No to using Chris, he knew there were requirements for concrete to be used by state, he should have taken care of this before he was called on the rug. After the fact doesn’t get it. He’s treatment of Aaron and other board members is unforgivable. No one should be treated this way, borders on Mafia tatics, they used intimidation to bring others under control, is this his new way of getting what he wants. Or is he just a spoiled brat who has a temper tamtrum to get what he wants. He is a bad influence on all members. He’ll cheat every chance he gets to gets what he wants, money is his goal.

  • oldlawsonacquintence
    Posted at 20:19h, 10 July

    I do believe that Mr. Lawson used to work as a superintendent in Champaign County for a contractor and that his work there was less than stellar there and that he was always trying to defraud taxpayer dollars into his bosses coffers. Maybe he has turned over a new leaf now that he’s a county engineer or maybe he’s that same smooth talking criminal who just happened to change jobs and move somewhere new.

  • Kirk Allen
    Posted at 22:26h, 10 July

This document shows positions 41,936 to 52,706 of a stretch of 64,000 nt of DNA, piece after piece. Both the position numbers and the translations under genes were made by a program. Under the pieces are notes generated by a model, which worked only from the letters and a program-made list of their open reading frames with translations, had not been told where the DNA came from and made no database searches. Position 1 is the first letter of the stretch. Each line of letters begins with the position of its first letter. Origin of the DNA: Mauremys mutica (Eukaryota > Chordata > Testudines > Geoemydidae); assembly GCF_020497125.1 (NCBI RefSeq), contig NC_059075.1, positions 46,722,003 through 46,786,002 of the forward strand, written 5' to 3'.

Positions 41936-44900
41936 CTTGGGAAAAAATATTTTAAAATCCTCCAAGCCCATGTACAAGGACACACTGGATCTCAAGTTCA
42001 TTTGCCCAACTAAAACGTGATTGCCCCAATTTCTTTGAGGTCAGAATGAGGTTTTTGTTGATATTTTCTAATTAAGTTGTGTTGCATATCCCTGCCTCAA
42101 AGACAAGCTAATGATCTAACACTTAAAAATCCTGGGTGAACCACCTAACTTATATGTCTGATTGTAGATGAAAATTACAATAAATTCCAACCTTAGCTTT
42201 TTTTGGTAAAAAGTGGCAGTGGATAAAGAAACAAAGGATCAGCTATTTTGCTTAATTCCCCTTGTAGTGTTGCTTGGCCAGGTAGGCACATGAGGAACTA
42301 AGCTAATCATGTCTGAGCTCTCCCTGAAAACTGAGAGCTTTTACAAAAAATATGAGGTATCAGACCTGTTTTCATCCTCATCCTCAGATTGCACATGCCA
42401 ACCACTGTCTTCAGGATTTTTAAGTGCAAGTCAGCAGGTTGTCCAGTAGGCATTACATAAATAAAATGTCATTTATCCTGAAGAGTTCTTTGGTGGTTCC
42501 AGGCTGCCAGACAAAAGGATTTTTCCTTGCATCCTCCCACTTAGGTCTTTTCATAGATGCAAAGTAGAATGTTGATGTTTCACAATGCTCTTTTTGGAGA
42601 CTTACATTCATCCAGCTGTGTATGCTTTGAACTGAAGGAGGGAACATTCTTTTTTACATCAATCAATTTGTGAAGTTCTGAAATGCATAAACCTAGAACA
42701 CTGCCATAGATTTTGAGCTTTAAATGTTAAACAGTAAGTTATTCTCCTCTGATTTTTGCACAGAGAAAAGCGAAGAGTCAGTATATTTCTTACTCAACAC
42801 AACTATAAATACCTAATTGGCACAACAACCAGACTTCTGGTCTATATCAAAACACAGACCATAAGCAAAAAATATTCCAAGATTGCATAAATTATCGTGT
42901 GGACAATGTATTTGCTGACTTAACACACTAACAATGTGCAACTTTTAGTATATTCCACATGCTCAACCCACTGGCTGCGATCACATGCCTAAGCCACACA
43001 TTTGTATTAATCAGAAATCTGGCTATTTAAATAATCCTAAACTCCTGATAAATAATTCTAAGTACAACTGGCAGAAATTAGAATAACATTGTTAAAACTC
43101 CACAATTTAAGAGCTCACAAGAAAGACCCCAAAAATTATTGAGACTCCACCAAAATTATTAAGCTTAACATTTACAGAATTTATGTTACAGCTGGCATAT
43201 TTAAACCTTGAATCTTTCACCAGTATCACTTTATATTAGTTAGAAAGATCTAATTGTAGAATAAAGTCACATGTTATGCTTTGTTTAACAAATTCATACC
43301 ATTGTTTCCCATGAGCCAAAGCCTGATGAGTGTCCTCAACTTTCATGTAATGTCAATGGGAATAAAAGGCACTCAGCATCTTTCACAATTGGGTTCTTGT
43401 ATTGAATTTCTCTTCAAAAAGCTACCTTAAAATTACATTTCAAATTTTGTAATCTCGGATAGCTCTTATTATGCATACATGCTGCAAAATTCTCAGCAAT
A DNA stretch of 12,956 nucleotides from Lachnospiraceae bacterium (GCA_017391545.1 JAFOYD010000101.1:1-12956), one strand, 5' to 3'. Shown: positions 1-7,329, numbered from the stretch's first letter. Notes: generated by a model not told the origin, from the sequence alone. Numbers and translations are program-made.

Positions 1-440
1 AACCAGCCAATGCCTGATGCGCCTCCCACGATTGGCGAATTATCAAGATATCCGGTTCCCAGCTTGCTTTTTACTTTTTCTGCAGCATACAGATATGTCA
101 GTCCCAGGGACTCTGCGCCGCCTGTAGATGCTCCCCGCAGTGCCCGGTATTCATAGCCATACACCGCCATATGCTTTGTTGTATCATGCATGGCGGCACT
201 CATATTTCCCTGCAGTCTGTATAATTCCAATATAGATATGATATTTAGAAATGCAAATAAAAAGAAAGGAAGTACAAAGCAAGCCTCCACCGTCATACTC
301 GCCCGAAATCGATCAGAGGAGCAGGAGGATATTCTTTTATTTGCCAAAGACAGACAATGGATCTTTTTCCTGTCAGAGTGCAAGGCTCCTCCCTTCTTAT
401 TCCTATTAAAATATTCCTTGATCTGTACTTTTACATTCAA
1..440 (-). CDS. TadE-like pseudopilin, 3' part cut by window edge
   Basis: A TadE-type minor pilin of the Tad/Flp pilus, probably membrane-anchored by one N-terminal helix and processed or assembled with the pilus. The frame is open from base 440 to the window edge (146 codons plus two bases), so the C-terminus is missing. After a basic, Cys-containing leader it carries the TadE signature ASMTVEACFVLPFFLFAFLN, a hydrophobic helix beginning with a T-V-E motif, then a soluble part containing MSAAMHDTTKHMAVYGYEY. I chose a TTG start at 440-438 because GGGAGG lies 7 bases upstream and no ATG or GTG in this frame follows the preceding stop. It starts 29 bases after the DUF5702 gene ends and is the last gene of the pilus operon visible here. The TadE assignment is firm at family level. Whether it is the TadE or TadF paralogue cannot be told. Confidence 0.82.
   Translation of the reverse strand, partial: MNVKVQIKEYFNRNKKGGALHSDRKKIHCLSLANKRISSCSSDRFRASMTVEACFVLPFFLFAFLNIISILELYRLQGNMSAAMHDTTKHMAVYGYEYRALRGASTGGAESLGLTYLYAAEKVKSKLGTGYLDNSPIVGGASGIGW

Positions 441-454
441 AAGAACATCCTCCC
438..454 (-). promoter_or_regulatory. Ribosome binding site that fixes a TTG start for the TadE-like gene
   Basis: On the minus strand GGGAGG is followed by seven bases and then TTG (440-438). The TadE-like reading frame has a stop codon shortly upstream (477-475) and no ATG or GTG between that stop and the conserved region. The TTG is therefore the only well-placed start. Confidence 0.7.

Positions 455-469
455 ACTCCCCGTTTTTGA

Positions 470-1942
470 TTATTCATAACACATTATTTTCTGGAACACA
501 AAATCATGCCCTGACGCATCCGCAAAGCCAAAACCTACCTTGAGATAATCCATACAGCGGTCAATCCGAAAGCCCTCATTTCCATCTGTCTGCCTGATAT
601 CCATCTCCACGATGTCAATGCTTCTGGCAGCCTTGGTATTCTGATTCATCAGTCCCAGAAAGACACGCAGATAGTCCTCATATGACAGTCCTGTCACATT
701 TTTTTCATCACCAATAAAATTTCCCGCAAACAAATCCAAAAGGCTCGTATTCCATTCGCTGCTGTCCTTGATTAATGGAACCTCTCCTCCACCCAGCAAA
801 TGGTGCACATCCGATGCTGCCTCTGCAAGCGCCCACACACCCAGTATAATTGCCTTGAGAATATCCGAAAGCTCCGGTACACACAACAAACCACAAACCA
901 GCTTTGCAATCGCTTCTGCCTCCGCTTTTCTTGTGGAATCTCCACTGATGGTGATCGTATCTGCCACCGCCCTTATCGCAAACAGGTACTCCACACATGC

One phone call disproved what you just said and your post just shows the desperation and levels of stupid some people stoop to.

  • Road & Bridge
    Posted at 10:48h, 02 August

    From what I have read the burden of compliance was on lawson. Its the contractor’s responsibilty to provide the mix design to IDOT, not the supplier. It should have already been taken care of before the decision to pour. Lawson went around established procedure (as he did with many things on the Lower T job). I would like to see the proof that zimmerly’s is responsible for that and not the contractor. Your article is incorrect.

    • jmkraft
      Posted at 14:33h, 02 August

      Since we didn’t discuss whose responsibility it was to send any design to IDOT, I fail to see where any of the article is wrong.
      What was wrong, was a MATERIAL SUPPLIER who was also the county board chairman being allowed to drill anyone on why they did or did not buy supplies from him – for any reason.

      • Dirt Works
        Posted at 16:16h, 02 August

        The first sentence of the article contradicts your post. You clearly state that Zimmerly was out of compliance. Maybe you should have looked into whose responsibility it was…because you elude that the burden was on Zimmerly when in fact it was Lawson’s responsibility to get the mix approved with IDOT. I know you guys would want to be clear on this for the sake of accuracy and truth.

  • Parisian
    Posted at 09:44h, 09 August